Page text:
Be smart and survive to fight another day. Good luck to you.

        • davidnrobyn

          Reminds me of the guy who held a gun to his head and said to his wife, “Quit laughing–you’re next!”

          • Fritz Knese

            Love it!

    • davidnrobyn

      Yeah, and the gov takes its cut via asset confiscation and the ability to hand out lots of pork jobs related to the prison industry to buy votes.

  • $6618258

    “… the American government is the greatest cause of drug addiction at home.” Yes, but I believe that the US Government is just a puppet used by a corrupt oligarchy that rules from behind the scenes.

    • Fritz Knese

      Exactly! This is one reason why a free society is so unlikely to be created by force of non-violent persuasion. Why would the ruling elite give up the power without a fight?

      • spdlf

        I”m no expert but I believe the State will never be defeated in a fight. The state is force. War is its turf. Though it is a quick and easy sounding fix, conflict does not lead to long-term solutions to complex social and cultural problems. This is why state organized societies and violent revolutions never succeed in the long run, because despite well meaning intentions of patriots, at the end of the day they are just another hammer looking to solve complex social and cultural problems.

        Sure there will be real battles in the struggle of liberty, but the war will never be won by actually fighting City Hall. The most cunning generals win before a battle even has a chance to erupt. We have to know that we can’t win by fighting the state on its home turf.

        The state will wither away only when violence against children ends. This is the primary source of the state. After all, mother and father are the first authority. When children are treated as if they were truly born free they will see the state for the monster it is. They will see that true authority is to be earned through negotiation and reason, not commanded through violence and coercion. Compare the authority of your dentist to the authority of your local bureaucrat. Which one do you truly respect?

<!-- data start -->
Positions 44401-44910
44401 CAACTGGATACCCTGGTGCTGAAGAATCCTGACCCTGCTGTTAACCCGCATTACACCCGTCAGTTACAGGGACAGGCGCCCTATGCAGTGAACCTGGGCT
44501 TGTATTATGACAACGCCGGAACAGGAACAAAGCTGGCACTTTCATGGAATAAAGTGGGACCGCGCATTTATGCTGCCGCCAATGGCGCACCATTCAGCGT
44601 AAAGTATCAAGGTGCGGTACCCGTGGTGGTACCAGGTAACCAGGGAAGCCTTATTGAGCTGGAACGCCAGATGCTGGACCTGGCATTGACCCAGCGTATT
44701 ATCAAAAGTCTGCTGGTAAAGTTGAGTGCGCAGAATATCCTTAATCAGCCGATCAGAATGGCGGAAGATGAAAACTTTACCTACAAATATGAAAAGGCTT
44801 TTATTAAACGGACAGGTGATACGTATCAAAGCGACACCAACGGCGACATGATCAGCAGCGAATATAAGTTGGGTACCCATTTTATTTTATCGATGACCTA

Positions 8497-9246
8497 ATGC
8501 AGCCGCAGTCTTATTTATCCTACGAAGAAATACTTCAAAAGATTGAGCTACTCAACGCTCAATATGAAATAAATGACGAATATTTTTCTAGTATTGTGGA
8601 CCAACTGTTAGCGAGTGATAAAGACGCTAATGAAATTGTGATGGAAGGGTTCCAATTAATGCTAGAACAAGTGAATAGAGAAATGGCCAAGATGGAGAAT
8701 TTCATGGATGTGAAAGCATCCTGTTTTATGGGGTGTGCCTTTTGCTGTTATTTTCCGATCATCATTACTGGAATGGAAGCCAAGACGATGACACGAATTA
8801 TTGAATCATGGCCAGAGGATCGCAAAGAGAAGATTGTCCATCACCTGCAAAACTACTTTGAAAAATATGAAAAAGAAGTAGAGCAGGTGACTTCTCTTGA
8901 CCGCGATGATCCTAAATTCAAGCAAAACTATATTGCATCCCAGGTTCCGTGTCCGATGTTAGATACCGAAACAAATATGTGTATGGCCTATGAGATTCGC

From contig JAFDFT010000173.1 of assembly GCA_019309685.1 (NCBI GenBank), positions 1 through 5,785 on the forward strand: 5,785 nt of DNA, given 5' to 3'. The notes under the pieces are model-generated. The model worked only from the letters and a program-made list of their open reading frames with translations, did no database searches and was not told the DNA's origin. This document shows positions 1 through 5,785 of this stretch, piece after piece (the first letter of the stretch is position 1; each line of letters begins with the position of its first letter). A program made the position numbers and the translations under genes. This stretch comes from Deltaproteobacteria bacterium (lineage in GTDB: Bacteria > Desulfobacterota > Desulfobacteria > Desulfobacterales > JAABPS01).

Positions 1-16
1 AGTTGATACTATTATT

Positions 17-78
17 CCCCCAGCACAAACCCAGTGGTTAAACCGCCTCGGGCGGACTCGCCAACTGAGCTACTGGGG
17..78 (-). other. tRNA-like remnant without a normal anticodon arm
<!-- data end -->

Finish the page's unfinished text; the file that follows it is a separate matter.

Perhaps a free society without the state is impossible, but in a land that has the utmost respect and lives by non-aggression for its most vulnerable members it very well may become strangled and starved .

        • Fritz Knese

          It would be the easy course to go along with what you write for we all would love to live in a free society with non-aggression as a primary axiom. But reality raises its ugly head. Your assertion that conflict does not lead to long-term solutions is simply wrong. Historically violence is the final arbiter in virtually all human strife. Look at the US or French revolutions for example. Or civil law which rests on the foundation of violent men with guns forcing cooperation.
          I am unsure of what you are talking about with the violence against children. Perhaps the state violence of coerced “education”? I would agree that until kids are mostly raised outside of government institutions like public schools people will not be able to become free for the brainwashing is way too strong. Thus one gets back to the idea of power. Without the power to keep kids away from governmental influences kids will never learn to be free. But the state will send men with guns to enforce their edicts. How do you stop them non-violently? The short answer is that you can’t.